the work of one artist. Later we heard that she was the widow of a sculptor, and
it was his work all over the place, nude studies of women in bronze and marble,
all of them with sizeable asses and a smile somewhere between shy and sly. Signora
Calderoni led us to a small cluttered bedroom, and wished us buona notte.
She had a knowing look on her face as she turned to leave, and when she stopped
at the door and looked back at us for a moment, I recognized that smile. Then
she walked out, closing the door softly behind her.
We're here, David said then, and he looked so funny -- proud, in a way, as if
he'd overcome a lot of fears and anxieties to get us there. And of course I knew
It seemed, for the first time, as if we were a real couple, with a place of our
Of course, it wasn't our own -- even beyond being a rented room in a pension in
Florence, Italy, it was no ordinary room for rent -- it was clear that our room
must belong to the widow's son, because it was full of someone's clothes and personal
things, and the walls were covered with Communist posters.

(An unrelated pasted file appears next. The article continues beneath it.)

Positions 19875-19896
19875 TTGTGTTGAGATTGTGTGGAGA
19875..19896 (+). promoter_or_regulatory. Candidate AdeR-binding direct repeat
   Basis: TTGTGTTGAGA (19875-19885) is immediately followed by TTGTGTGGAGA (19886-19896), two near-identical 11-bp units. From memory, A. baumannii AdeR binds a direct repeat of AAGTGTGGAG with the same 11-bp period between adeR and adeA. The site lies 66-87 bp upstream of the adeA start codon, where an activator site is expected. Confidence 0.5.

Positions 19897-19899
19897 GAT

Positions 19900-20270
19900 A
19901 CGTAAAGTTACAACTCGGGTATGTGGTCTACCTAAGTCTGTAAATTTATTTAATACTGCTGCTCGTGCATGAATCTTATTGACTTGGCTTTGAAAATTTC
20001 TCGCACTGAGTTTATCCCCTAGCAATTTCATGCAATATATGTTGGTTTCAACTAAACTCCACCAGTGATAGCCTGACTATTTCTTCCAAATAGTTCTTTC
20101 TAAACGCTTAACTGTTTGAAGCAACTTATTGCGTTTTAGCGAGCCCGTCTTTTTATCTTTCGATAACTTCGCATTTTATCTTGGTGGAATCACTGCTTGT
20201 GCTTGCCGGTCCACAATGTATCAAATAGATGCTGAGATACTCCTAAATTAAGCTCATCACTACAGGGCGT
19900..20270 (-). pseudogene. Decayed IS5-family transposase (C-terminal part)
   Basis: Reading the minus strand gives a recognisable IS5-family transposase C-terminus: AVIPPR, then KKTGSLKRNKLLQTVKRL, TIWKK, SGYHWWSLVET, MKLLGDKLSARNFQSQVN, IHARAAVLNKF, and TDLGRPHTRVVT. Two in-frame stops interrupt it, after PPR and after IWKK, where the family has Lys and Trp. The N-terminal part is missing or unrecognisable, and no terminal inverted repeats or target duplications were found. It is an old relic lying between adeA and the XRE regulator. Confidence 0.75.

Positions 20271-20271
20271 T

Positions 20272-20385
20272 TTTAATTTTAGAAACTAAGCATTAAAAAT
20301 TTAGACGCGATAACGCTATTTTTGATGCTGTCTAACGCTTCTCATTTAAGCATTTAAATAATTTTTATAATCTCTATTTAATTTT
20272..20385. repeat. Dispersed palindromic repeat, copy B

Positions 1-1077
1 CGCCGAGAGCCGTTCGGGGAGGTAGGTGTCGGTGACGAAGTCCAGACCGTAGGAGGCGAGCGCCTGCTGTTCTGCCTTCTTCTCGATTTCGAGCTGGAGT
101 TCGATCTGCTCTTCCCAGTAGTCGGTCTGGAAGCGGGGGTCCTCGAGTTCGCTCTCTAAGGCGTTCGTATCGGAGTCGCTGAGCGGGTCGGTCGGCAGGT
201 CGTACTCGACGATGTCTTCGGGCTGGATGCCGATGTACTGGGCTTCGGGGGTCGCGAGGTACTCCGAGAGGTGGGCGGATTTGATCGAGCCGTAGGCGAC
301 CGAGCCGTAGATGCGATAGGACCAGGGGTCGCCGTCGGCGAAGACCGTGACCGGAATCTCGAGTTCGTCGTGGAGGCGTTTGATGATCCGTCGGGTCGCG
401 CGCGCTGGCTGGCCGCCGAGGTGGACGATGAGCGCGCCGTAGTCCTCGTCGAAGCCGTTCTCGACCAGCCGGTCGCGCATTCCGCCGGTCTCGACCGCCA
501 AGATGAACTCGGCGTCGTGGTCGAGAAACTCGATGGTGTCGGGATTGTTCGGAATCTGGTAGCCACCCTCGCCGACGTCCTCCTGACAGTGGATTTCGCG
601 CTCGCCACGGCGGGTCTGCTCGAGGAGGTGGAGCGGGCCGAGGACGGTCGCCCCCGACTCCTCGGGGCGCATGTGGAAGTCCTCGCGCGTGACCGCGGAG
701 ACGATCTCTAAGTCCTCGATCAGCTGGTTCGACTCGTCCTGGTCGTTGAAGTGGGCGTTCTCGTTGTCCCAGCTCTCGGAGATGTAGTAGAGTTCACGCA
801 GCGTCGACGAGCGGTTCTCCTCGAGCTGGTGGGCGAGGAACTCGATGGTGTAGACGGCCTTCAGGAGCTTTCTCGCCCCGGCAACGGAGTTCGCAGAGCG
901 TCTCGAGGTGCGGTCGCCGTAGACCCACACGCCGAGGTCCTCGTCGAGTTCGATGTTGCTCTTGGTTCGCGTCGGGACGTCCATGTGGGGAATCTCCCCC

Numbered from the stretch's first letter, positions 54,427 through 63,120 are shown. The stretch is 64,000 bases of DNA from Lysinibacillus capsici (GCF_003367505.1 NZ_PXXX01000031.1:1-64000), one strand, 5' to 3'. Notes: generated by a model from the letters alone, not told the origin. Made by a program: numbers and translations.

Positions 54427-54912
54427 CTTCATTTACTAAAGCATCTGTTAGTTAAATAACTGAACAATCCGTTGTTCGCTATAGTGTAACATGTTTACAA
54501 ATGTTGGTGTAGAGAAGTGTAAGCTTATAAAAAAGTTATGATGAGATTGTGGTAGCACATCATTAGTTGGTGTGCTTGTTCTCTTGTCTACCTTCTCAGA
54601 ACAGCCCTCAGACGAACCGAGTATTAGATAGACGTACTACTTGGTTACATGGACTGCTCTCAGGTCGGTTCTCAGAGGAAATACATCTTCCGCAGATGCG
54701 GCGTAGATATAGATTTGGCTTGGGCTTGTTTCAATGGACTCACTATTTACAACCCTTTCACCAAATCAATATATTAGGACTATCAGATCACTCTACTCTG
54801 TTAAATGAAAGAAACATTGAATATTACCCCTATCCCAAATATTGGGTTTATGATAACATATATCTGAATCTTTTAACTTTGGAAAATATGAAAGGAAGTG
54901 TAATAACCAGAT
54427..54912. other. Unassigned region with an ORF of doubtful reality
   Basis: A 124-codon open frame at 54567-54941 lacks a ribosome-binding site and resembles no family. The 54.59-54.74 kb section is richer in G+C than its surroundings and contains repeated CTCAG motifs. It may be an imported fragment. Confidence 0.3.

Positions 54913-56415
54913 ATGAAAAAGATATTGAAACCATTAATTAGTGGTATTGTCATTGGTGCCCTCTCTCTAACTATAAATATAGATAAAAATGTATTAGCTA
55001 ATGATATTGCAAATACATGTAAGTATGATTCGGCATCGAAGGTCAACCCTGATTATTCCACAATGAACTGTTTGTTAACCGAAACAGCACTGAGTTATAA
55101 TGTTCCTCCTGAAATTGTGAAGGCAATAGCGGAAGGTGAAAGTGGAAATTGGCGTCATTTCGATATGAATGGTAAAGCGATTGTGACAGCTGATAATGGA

I carried my overnight bag into a tiny dark bathroom with an uneven tile floor
and harsh, raspberry sherbet-colored toilet paper. The shower was a primitively
rigged affair over wooden slats -- I wondered if hundreds of years ago the nuns
had used a basin and a pitcher in this same little space. I stood beneath the
puny stream of lukewarm water and let it drench my hair, run over my face, soak
into all of me. I could hear it drumming the wood beneath me, and when I opened
my eyes I watched the water disappear between the slats around my feet. It's
me here, I thought. I dried myself hurriedly, suddenly eager, aware of David
waiting in bed for me.
At first I felt shy making love there, thinking of the widow, of her revolutionary
son, thinking of the nuns long ago saying their evening office in the lavender
air, but then sudden purple lightning in the night sky through the window above
our bed, his mouth so gentle and wet on me, the smell of the old quilt beneath
us like the smell of my Grandma Irma's old trunk of mildewy dresses kept in the
garage for dress-up all through my childhood, that cool cool smell of history,
that breath of past and future, and all the while his tongue pushing in and the
iron bed creaking sweetly, rain thrumming the windowglass, somewhere a woman's
The next day while we waited for the travel agent to reconfirm our flight to Rome
our names came up on the screen, and that's when I saw it: Phyllis Gold.
Just beneath my name. His name, my name, her name. He'd apparently been unsure
until the last just which of us he'd be taking along. I looked up at him in some
confusion and then saw tears in his eyes and I'm sorry, he said, I just